The classic, partly fictional travelogue through late-nineteenth-century Europe by the great American satirist and author of Innocents Abroad.Based on true events—embellished with fictional tales and a made-up travel partner—Mark Twain’s A Tramp Abroad chronicles his meandering journey through Germany, the French and Swiss Alps, and Northern Italy. Attempting to make the trip by foot, Twain ventures down the Neckar river by raft, ascends Mont Blanc by telescope, and experiences European life with his usual penetrating wit, infectious curiosity, and timeless humor. Along the way, Twain offers his thoughts on the role of “The Portier” in European hotels, a vivid description of “Heidelberg Castle,” and his unvarnished opinion of “The Awful German Language,” as well as a few tall tales, such as “The Man Who Put Up at Gadsby’s.”
"The most perfect of all the Dickens novels." (Virginia Woolf)
David Copperfield is the tale of a boy who loses his parents at an early age, escapes the torturous conditions of working for his pitiless stepfather, and eventually determines to make something of himself. With a little luck and a lot of help along the way from some of the most colorful characters ever penned, David overcomes to achieve all for which he aspires. Featuring an unforgettable gallery of characters, including the cantankerous Miss Betsey, the merciless stepfather Mr. Murdstone, the obsequiously penniless Mr. Micawber, and the treacherous Uriah Heap, it is a tale so luxuriant in setting, so fabulous in character, and so pure in intent that though it was written 150 years ago, we still cheer with David during his triumph and weep with him in his suffering.
"Like many fond parents, I have in my heart of hearts a favorite child. And his name is David Copperfield." (From the preface by Charles Dickens)
The Scarlet Plague, by Jack London, was the first example of a post-apocalyptic fiction novel in modern literature. Enjoy this masterpiece in audio format!
Set in a ravaged and wild America, the story takes place in 2073, 60 years after the spread of the Red Death, an uncontrollable epidemic that depopulated and nearly destroyed the world in 2013. One of the few survivors, James Howard Smith, alias “Granser”, tells his incredulous and near-savage grandsons how the pandemic spread in the world and about the reactions of the people to contagion and death.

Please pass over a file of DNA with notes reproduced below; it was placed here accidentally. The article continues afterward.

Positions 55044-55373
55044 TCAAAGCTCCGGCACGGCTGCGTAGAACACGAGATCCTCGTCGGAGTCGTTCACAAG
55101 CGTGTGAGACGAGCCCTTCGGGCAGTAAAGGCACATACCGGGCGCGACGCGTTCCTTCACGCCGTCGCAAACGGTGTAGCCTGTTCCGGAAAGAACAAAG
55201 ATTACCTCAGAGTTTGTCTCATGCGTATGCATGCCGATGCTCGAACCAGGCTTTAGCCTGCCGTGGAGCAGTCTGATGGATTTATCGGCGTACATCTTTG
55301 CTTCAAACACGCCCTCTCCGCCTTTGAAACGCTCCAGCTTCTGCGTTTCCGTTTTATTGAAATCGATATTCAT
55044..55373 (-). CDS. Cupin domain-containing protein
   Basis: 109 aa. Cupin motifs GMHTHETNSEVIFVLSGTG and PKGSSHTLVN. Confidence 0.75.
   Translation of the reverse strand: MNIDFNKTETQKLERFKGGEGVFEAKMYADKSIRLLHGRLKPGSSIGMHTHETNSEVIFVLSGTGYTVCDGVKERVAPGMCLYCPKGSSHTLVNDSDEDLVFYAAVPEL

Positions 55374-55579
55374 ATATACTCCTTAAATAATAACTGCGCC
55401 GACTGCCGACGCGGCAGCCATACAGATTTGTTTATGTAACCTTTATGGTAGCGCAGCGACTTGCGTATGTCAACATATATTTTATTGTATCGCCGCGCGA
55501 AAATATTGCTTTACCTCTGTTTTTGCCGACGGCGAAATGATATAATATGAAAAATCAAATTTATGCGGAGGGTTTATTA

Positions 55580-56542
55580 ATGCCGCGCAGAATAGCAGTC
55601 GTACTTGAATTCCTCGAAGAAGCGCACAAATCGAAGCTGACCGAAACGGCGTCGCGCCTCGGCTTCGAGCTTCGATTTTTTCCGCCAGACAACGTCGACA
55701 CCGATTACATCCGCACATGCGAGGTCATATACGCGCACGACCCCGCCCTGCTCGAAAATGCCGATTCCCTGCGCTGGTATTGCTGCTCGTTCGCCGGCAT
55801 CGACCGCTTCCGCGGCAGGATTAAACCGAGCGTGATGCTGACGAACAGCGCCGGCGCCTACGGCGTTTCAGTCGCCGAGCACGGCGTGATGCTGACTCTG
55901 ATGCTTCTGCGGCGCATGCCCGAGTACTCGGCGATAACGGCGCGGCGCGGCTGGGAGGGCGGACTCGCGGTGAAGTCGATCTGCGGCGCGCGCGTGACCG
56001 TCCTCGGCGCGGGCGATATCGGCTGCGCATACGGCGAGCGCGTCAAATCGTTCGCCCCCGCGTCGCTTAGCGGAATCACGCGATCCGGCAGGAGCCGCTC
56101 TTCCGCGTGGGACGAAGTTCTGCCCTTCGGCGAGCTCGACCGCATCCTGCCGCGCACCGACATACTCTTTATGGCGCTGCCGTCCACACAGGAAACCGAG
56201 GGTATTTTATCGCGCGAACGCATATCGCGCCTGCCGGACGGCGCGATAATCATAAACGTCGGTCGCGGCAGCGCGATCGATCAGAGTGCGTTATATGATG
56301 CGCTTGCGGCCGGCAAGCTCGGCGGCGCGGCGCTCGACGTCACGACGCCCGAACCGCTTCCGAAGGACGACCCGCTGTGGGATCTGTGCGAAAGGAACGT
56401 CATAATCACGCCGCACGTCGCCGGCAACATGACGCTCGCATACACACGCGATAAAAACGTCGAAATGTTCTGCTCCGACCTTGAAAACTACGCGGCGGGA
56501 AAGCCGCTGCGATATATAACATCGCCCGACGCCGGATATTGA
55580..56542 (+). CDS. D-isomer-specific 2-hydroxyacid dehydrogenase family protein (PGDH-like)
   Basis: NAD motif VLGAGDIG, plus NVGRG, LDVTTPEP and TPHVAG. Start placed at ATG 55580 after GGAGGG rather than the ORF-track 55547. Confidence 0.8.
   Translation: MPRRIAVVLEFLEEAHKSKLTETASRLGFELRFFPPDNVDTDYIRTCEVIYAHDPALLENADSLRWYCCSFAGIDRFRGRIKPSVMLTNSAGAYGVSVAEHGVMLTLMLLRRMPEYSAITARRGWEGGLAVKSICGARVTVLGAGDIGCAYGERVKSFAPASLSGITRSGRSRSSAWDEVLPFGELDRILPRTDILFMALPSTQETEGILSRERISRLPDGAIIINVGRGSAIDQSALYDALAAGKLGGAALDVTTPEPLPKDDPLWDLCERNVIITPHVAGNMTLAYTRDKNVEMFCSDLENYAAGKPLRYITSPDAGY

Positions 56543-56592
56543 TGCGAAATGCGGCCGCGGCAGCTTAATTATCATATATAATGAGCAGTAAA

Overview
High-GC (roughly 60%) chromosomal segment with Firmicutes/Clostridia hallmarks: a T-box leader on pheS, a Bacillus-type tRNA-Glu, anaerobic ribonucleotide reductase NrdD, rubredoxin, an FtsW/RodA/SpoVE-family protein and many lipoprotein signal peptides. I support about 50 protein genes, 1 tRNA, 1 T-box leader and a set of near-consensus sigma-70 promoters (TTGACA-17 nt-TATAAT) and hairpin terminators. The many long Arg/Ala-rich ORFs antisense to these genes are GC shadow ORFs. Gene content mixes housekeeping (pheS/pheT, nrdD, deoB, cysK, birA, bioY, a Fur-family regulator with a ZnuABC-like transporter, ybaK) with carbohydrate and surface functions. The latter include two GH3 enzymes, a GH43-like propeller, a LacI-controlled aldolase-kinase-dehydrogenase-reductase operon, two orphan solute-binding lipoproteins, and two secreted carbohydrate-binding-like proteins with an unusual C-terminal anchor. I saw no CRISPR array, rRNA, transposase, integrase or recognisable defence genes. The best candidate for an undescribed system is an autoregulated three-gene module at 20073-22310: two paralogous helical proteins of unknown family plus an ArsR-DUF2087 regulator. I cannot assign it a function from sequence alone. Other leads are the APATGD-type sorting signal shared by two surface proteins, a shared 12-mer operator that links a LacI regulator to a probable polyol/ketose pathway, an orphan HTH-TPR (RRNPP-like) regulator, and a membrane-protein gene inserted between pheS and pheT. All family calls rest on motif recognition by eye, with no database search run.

Edward Phillips Oppenheim (1866 – 1946) was a popular and successful English writer of genre fiction, especially thrillers."Neap-Tide Madness" is the strange story of Sir Jaspar Slane's visits to the Dormy House in Norfolk. One foggy evening, returning late from the golf course, Slane glimpses the figure of a man emerge from the mist carrying a hunting rifle. The figure raises his gun and shoots at Slane from close quarters, narrowly misses him and vanishes again into the mist. When he makes it back to the Dormy House, Slane learns that the loose madman is the mysterious Mark Rennett - a fishman and hunter who lives in a ramshackle cottage on the marshes with his extraordinarily beautiful wife. Slane decides to to confront Rennett about the incident, but the encounter does not go at all how he hoped. On his next visit to the Dormy House though, a peculiar murder takes place and Slane discovers the key to it.
The reality is that little is known of Aristophanes actual life but eleven of his forty plays survive intact and upon those rest his deserved reputation as the Father of Comedy or, The Prince of Ancient Comedy. Accounts agree that he was born sometime between 456BC and 446 BC. Many cities claim the honor of his birthplace and the most probable story makes him the son of Philippus of Ægina, and therefore only an adopted citizen of Athens, a distinction which, at times could be cruel, though he was raised and educated in Athens. His plays are said to recreate the life of ancient Athens more realistically than any other author could. Intellectually his powers of ridicule were feared by his influential contemporaries; Plato himself singled out Aristophanes' play The Clouds as a slander that contributed to the trial and condemning to death of Socrates and although other satirical playwrights had also caricatured the philosopher his carried the most weight. His now lost play, The Babylonians, was denounced by the demagogue Cleon as a slander against the Athenian polis. Aristophanes seems to have taken this criticism to heart and thereafter caricatured Cleon mercilessly in his subsequent plays, especially The Knights. His life and playwriting years were undoubtedly long though again accounts as to the year of his death vary quite widely. What can be certain is that his legacy of surviving plays is in effect both a treasured legacy but also in itself the only surviving texts of Ancient Greek comedy.
A young man accused of the appalling murder of his mother is acquitted on the grounds that his crime is almost harmless in comparison with his previous murder of his uncle, which was both barbaric and highly unusual. Written with Ambrose Bierce's uniquely witty and tongue-in-cheek style.
In this stunning work of early feminist literature, New Orleans housewife Edna Pontellier attempts to balance motherhood and femininity in a society that stifles women. As she navigates a world of social contracts and expectations while trying to remain true to her desires, Edna becomes increasingly isolated. One of the American South’s first defining novels, THE AWAKENING is a heart-wrenching portrait of a woman struggling with her own identity.Featuring an appendix of discussion questions, the Diversion Classics edition is ideal for use in the classroom.
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